Seasonal Affective Disorder
What is Seasonal Affective Disorder?
Seasonal Affective Disorder (SAD) is a type of depression that comes and goes with the seasons, typically starting in the late fall and early winter and going away during the spring and summer. Depressive episodes linked to the summer can occur, but are much less common than winter episodes of SAD.
Seasonal affective disorder is estimated to affect 10 million Americans.
Another 10 percent to 20 percent may have mild SAD.
SAD is four times more common in women than in men.
The age of onset is estimated to be between the age of 18 and 30.
Some people experience symptoms severe enough to affect quality of life, and 6 percent require hospitalization.
Many people with SAD report at least one close relative with a psychiatric disorder, most frequently a severe depressive disorder (55 percent) or alcohol abuse (34 percent).
Video: Learn About Seasonal Affective Disorder | UPMC
"Do you suffer from SAD? Learn more about the signs and symptoms of Seasonal Affective Disorder and how you can cope in the autumn and fall. Read more: https://share.upmc.com/2015/10/how-seasons-change-mood/"
ARTICLES ABOUT SEASONAL DEPRESSION
When I Realized My Depression Was Seasonal
By Heidi Smith
"It took me several years to realize how much sunlight and the seasons affect my mental health. My first episode of major depression began in late fall and eased in early spring, but at the time, that had no significance. I only saw the situational stressors that caused me to become overwhelmed. Increasing pain in my back and hips had caused me to stop dancing, which was my passion, stress release and creative outlet at the time. The frustration of being held back by pain was compounded by vague diagnoses and unsuccessful treatments. After a while of this, I was forced to confront the fact that the pain was not going away and I wouldn’t be able to dance anytime soon."
Coping With S.A.D. Moments During Holidays With Seasonal Affective Disorder
"It’s that time of year: the time when we’re cooking, cleaning and entertaining more than usual. We’re traveling and shopping, all on top of everything else we tend to do every day without fail. It’s also when our days get shorter and our nights longer. And for some of us, that means our eyes are not twinkling and our dimples are not merry. Instead, it can be hard to be excited about anything. All many of us really want to do is wrap up in a cozy blanket with a cup of tea and a good book."
7 Ways I'm Preparing for Seasonal Affective Disorder This Year
By Adrienne Carrie Hubbard
"I was trapped indoors for days at a time — unable to drive anywhere because road conditions were so bad. At one point during the winter even going for a walk on our farm was dangerous because of the snow and ice. By the end of the winter I was definitely depressed. All I wanted to do was lay in bed and sleep all day and I had no motivation to do any of the activities that I usually enjoy."
As the days grow darker and colder, many of us occasionally experience the winter doldrums. A small percentage of the US population (about 1 to 10 percent, depending on where you live), however, suffers a more severe form of the blues known as seasonal affective disorder (SAD), with symptoms such as feeling sluggish, agitated, hopeless, overly fatigued and changes in appetite. In the U.S., the prevalence of SAD is linked to how far north you live. The incidence of SAD is nearly 10 percent of the population in New Hampshire, compared to 1.4 percent in Florida.
SAD didn’t become a clinically diagnosed condition until the 1980s, when physician Norman Rosenthal moved from South Africa to the United States and noticed that he felt unproductive during the winter months and started to bounce back come spring. In its most severe cases, SAD symptoms are in line with a major depressive episode, where people are severely incapacitated, unable to function and may even have suicidal thoughts. Collaborating with colleagues at the National Institutes of Health, Rosenthal conducted research on how light exposure affected circadian rhythms and pioneered the concept of light exposure therapy.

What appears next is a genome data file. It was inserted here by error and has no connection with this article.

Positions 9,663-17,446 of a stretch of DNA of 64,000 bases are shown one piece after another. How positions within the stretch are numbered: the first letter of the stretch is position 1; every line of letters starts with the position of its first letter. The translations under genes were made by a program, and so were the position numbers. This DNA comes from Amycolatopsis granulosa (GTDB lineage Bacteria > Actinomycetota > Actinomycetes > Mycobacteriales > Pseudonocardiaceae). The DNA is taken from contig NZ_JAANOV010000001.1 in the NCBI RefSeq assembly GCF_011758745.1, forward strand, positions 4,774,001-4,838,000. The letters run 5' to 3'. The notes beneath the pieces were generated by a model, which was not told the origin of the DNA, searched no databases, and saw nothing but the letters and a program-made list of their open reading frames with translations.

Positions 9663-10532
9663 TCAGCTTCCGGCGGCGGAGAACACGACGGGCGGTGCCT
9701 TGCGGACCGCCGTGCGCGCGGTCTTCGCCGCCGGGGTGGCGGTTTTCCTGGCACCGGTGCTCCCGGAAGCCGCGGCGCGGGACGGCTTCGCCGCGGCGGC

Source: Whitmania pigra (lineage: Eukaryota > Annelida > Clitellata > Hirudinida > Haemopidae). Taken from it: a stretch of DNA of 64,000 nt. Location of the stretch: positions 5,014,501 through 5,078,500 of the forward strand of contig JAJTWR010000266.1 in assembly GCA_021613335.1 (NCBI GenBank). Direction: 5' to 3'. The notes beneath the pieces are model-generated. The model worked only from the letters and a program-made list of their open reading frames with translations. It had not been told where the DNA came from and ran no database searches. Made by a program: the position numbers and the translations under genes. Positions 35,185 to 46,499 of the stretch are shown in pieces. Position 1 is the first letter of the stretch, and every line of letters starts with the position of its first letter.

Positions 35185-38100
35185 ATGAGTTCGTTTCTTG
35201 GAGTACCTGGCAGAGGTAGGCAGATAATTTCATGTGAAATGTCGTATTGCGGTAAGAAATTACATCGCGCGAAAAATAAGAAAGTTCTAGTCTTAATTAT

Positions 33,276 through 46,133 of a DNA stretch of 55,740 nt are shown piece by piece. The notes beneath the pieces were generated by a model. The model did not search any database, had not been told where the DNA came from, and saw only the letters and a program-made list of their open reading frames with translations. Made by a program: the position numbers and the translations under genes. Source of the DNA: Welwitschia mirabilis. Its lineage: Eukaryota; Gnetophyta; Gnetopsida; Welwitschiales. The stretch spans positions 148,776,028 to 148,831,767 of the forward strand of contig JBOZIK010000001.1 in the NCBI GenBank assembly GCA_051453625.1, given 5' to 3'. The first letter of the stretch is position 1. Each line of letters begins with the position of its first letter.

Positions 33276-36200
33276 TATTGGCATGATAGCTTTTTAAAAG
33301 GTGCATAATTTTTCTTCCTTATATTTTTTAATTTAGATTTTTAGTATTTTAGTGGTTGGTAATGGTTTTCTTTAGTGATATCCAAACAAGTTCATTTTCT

An extensive body of scientific research exists today on SAD, yet researchers still can’t definitively explain why this seasonal-related disorder occurs. They have, however, uncovered some clues showing that decreased daylight exposure disrupts circadian rhythm cycles, which in turn impacts levels of key body regulating hormones or neurotransmitters in the brain such as melatonin and serotonin.
A Misaligned Clock
The morning light is truly nature’s alarm clock. Our retinas have special cells called retinal ganglion cells (RGCs) that detect sunlight and send a signal along nerves to a part of the brain known as the suprachiasmatic nucleus, the timekeeper of our circadian rhythms. The early dawn light sets off a chain of events that tell our internal body clock to send signals to the pineal gland, which inhibits the secretion of melatonin, the hormone that prepares your body to sleep.
In the winter, as such light cues become weaker, our body clock becomes misaligned and melatonin secretion continues, tricking our bodies into thinking it’s still night time. Interestingly, some people who are completely blind—lacking the photoreceptors responsible for vision—still retain the special light-detecting cells, and can also experience SAD.
The Serotonin Connection
Another area of research is dedicated to investigating how SAD is linked to depleted levels of serotonin in the brain, a neurotransmitter that regulates mood. The serotonin connection also helps explain why people with SAD often crave more carbohydrate-rich foods in the winter, which are known to cause a spike in these mood-enhancing chemicals. Researchers have yet to show the crucial link of how diminished daylight leads to a drop in serotonin levels.
But they have done brain scan studies to show that people with SAD had higher levels of a serotonin transporter protein (SERT) in the winter compared to healthy individuals. The more SERT a person has in his/her brain, the less the mood-enhancing neurotransmitter is freely available, causing people to more likely to experience symptoms of depression.
Simulating Nature’s Light
One common, non-invasive treatment for SAD is to use a light therapy box, which mimics natural outdoor light, and may help people recalibrate their body clocks and relieve symptoms of SAD. In Sweden, which has long stretches of winter darkness, officials have brought light therapy to their citizens by converting some bus stops into UV light therapy boxes.
We may have coined the term winter blues even before we knew the science behind it, but research is shedding light on how we can keep our mood a bit sunnier even during those long, dark months."
HOW DOES TREATMENT HELP?
"A number of treatments are available for seasonal affective disorder (SAD), including cognitive behavioural therapy, antidepressants and light therapy.
Your GP will recommend the most suitable treatment option for you, based on the nature and severity of your symptoms. This may involve using a combination of treatments to get the best results.